3. Seagull says:

    We do have deep disagreements, I’m sure, so I’ll confine my comment to two points. First, your claim that monopolies rarely last long because people get tired of them begs the question. How do people get rid of monopolies? They do so either through violent means (which, I would hope, we’d like to avoid and, therefore, create a system to midigate that possibility) or non-violently. In this country, the government is supposed to reflect the will of the people (and there’s a whole other conversation to have about whether it does or not. I suspect we both think is does not though likely for different reasons). In our country, government action has been the historical remedy to monopoly, an example of which is Teddy Roosevelt’s (and later, Taft’s) trust busting.

    Second, you make a good point about the cumulative nature of taxation. You are right that it isn’t only federal taxes that count. You are also right that government is just as prone to abuse as markets. That’s why I ultimately disagree with you. It isn’t an issue of business or free market — good; government — bad. Both need regulation and that regulation will not happen by itself in either case.

    (By the way, just like the idea(l) of our government structure, the idea(l) of a free market is a great concept. However, in practice, both are susceptible to the influence of what I call “bad actors” — basically, people whose motives are not about what’s right for the group, but only what they can take out of the system now.)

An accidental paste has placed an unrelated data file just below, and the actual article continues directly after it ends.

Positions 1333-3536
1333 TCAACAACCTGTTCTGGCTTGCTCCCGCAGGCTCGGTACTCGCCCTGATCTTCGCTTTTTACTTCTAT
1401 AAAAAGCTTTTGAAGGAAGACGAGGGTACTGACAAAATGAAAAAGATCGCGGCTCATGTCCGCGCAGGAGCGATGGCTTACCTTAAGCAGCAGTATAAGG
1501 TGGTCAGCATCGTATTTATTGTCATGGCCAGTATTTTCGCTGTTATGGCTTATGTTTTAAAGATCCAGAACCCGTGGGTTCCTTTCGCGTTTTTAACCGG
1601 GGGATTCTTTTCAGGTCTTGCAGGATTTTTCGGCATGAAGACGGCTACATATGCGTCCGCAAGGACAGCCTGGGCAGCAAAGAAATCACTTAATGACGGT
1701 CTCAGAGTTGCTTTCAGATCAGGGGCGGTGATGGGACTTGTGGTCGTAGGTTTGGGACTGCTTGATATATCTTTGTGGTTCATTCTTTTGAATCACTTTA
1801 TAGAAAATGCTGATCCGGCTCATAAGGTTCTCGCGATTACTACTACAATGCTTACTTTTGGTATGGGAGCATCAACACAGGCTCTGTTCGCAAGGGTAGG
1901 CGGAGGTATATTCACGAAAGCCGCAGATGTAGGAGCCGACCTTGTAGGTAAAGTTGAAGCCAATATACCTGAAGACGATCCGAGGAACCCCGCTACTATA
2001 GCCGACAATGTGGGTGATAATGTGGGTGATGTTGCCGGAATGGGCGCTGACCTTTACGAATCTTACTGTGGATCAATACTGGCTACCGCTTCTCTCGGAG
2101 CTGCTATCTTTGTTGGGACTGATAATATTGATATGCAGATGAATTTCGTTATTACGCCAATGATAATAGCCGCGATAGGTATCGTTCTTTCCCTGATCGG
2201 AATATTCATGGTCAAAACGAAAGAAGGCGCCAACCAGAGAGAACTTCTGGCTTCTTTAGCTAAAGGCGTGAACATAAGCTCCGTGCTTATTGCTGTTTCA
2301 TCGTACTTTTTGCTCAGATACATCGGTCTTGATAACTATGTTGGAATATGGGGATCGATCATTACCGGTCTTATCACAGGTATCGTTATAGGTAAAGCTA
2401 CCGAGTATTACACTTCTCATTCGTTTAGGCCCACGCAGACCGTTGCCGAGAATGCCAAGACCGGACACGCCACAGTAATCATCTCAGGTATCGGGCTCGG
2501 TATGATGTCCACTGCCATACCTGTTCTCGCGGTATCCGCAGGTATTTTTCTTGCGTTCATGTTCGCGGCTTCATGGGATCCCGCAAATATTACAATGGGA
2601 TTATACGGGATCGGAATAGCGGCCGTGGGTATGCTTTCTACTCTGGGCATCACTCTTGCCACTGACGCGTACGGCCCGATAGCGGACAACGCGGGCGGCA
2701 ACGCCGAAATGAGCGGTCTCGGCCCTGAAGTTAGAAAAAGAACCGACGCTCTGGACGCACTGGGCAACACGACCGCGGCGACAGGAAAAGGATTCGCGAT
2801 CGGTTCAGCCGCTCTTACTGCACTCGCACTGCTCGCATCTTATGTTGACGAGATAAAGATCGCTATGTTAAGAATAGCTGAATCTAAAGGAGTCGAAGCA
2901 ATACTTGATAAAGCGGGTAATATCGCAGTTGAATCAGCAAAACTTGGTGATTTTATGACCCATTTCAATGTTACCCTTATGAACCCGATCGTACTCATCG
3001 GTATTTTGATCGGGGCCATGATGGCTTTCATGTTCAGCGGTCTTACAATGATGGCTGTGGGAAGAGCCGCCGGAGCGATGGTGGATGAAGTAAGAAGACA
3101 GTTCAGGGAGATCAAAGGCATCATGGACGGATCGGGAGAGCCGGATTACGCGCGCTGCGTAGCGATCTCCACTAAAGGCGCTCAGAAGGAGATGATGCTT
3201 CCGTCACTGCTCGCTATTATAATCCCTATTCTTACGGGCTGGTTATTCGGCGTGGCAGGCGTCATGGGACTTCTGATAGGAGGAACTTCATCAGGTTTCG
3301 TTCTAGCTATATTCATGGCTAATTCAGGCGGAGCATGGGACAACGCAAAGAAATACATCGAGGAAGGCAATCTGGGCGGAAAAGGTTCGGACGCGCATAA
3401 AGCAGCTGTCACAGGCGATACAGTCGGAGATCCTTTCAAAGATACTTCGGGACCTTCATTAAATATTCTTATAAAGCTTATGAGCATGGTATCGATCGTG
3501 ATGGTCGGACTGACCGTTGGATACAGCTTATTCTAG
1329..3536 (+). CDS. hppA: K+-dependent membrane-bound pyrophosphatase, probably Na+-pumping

4. dlhitzeman says:

    I’m not sure that your example of trust busting proves that the government’s intervention in large scale economy is necessary because we don’t know if some other force would have prevented the monopolies from establishing their irrevocable stranglehold on the economy at the time–the government intervened before the outcome could be proven one way or another. I agree that the government should be an expression of the people’s will, though I wonder if trust busting was part of that expression. Further, I wonder, circumstantially, how much of that intervention led to the climate that allowed for the circumstances of the depression that followed.

    Perhaps part of the debate here is really about the scale of the economy we are talking about. In my original post, I did not make that distinction (probably erroneously) and we are not making that distinction here either. A lot of my ideas about economy work far better at far smaller levels, and I have to concede that multi-billion dollar, transnational corporations do require a different view. Part of my original point is that, with GM and the banks, we already had a mechanism in place to handle that kind of thing that we did not let work on its own.

    I still think that markets self-regulate simply because they involve people, and those markets self-regulate whether or not there is government involvement for the same reason that cooperation develops even when there is no government to enforce it.

  5. Seagull says:

    “A lot of my ideas about economy work far better at far smaller levels, and I have to concede that multi-billion dollar, transnational corporations do require a different view.”

    Precisely so. It sounds like you’re putting forth a free market defense based on the philosophy of Adam Smith. Smith’s views are premised on a small market scale where everyone involved is directly impacted — for better or worse — by the actions of the market. Many modern economists falsely extend these principles to larger markets where the premises fall away without note.